I’m a proponent of big data – especially in HR. You can change a company culture without big data, but you certainly cannot proactively manage it on an ongoing basis. But collecting the data isn’t enough. You have to know what data to collect in the first place, and then what questions to ask about the resulting information as you conduct deep analysis.
As David Bernstein, head of eQuest‘s Big Data for HR/Predictive Analytics Division, said in a recent TLNT article, “[Big data] is nothing without knowledgeable people making the essential connections.”
Indeed, I encourage you to read David’s entire post as he offers sound advice on how to effectively use the data you collect, including several steps in big data analysis that rely on human intelligence for proper interpretation and, critically, application.
For a real-world application of big data collection, analysis and application, there are few better examples than Google’s People Operations department. Slate shared this recent article on the depths of Google’s big data gathering on its people (including the size of café tables and lunch lines). I was particularly impressed by this:
“Then there was the happiness problem. Google monitors its employees’ well-being to a degree that can seem absurd to those who work outside Mountain View. The attrition rate among women suggested there might be something amiss in the company’s happiness machine. And if there’s any sign that joy among Googlers is on the wane, it’s the Google HR department’s mission to figure out why and how to fix it.
“Google calls its HR department People Operations, though most people in the firm shorten it to POPS. The group is headed by Laszlo Bock, a trim, soft-spoken 40-year-old who came to Google six years ago. Bock says that when POPS looked into Google’s woman problem, it found it was really a new mother problem: Women who had recently given birth were leaving at twice Google’s average departure rate. At the time, Google offered an industry-standard maternity leave plan. After a woman gave birth, she got 12 weeks of paid time off. For all other new parents in its California offices, but not for its workers outside the state, the company offered seven paid weeks of leave.
“So in 2007, Bock changed the plan. New mothers would now get five months off at full pay and full benefits… . It would be a mistake to conclude that Google doles out such perks just to be nice. POPS rigorously monitors a slew of data about how employees respond to benefits, and it rarely throws money away. The five-month maternity leave plan, for instance, was a winner for the company. After it went into place, Google’s attrition rate for new mothers dropped down to the average rate for the rest of the firm. “A 50 percent reduction—it was enormous!” Bock says. What’s more, happiness—as measured by Googlegeist, a lengthy annual survey of employees—rose as well. Best of all for the company, the new leave policy was cost-effective. Bock says that if you factor in the savings in recruitment costs, granting mothers five months of leave doesn’t cost Google any more money.”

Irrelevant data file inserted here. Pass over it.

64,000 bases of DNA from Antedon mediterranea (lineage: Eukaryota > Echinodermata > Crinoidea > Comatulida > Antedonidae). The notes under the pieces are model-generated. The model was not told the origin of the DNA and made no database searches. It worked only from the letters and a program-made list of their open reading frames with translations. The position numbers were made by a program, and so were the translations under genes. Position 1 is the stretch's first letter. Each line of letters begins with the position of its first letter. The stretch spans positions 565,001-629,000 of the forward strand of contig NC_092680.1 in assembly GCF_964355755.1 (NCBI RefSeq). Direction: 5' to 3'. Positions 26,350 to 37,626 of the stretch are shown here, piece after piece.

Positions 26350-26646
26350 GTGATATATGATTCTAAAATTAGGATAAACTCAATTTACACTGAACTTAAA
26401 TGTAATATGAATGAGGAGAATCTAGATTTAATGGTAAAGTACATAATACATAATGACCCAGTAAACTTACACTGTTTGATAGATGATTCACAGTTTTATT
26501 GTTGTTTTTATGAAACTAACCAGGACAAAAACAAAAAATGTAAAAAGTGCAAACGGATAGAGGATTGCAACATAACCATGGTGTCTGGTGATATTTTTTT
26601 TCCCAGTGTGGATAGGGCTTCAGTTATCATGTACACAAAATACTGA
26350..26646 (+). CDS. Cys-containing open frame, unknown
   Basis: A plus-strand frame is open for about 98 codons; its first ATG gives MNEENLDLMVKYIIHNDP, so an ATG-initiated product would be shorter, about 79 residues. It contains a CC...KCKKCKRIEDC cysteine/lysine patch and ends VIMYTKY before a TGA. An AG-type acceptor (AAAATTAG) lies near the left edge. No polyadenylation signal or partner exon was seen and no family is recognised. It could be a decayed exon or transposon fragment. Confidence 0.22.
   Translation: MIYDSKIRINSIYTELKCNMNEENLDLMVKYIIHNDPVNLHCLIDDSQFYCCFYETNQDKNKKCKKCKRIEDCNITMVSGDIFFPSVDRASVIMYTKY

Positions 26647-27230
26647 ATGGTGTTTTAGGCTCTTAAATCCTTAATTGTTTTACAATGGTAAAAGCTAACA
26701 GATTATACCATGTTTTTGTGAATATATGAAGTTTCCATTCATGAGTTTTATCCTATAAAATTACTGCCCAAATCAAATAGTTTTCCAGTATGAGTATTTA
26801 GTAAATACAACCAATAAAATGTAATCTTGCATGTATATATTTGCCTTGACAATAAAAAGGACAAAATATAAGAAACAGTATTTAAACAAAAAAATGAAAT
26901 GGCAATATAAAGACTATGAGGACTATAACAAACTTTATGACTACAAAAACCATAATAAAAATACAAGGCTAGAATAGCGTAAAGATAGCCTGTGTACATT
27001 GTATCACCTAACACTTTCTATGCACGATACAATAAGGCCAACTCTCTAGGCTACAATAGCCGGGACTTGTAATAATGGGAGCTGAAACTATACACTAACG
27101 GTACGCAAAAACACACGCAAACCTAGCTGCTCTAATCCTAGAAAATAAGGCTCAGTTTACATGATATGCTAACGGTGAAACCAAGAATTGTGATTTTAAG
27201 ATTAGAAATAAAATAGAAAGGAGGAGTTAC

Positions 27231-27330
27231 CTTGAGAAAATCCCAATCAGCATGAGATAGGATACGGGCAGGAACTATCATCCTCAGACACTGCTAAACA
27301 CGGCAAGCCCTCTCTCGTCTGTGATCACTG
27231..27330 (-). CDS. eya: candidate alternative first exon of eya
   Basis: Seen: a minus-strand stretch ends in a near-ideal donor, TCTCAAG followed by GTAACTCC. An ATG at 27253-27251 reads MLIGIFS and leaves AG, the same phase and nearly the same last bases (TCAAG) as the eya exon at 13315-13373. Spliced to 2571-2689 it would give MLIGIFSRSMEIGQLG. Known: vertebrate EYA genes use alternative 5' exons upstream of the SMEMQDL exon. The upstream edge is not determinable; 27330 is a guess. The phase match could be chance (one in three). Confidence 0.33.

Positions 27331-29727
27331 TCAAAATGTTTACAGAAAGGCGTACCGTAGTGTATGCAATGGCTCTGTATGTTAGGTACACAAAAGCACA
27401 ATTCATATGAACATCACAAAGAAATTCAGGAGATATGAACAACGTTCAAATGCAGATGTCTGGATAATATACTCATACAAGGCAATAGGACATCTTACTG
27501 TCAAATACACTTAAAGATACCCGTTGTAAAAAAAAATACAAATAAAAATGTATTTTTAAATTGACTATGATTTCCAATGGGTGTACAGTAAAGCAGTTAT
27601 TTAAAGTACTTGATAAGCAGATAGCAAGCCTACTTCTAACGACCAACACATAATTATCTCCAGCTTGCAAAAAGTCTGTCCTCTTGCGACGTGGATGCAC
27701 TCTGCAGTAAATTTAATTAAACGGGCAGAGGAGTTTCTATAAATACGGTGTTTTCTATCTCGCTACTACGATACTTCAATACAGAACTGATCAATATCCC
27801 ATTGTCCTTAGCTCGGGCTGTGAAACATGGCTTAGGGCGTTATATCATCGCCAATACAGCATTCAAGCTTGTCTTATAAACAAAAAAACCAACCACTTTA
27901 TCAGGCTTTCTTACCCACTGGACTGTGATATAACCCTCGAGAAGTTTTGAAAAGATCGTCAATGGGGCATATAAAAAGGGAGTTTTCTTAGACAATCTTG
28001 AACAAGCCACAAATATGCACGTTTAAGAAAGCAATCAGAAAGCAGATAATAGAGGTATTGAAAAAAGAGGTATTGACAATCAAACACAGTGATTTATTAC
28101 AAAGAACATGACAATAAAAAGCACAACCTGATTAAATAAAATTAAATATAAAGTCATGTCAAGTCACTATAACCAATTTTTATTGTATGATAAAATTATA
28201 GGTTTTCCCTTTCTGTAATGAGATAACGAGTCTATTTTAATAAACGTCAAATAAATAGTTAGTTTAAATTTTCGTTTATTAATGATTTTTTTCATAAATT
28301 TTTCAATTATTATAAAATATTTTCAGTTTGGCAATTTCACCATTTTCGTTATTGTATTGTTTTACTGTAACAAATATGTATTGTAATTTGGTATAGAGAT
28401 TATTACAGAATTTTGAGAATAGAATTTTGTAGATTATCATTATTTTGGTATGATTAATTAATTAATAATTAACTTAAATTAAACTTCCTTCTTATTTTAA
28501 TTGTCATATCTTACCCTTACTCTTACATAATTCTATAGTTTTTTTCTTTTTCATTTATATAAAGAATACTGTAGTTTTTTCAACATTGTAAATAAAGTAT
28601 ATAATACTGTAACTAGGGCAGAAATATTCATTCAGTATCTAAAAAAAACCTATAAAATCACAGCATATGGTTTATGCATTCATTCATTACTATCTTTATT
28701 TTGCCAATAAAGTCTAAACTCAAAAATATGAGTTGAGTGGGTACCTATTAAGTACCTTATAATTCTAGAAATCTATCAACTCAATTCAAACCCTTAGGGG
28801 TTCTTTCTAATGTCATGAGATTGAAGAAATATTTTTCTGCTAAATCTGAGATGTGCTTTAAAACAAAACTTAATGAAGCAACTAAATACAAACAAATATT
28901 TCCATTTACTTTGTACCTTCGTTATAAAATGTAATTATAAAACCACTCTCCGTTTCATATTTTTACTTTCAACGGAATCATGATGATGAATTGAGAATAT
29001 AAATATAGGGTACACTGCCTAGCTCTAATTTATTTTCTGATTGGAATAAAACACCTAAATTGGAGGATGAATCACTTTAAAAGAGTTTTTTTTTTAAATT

3 Keys to Successful Big Data Application
1) Gather the right data in the first place.
2) Analyze the data to understand where and when it is most important and effective to intervene and the actions to take
3) Measure the results to prove the ROI of actions taken (and, therefore, the benefit of the big data collection and analysis, too)
If your goal is to deeply understand your organization’s culture so you can intervene and take effective actions to change the culture for long-term success, one of the most effective big data collection mechanism is strategic, social employee recognition. Look to all of your employees, frequently and globally, to tell you how your culture is doing based on the core values they are recognizing in their peers and colleagues.
Does your organization collect, analyze and take action on big data efforts around your people operations? What effects have you seen?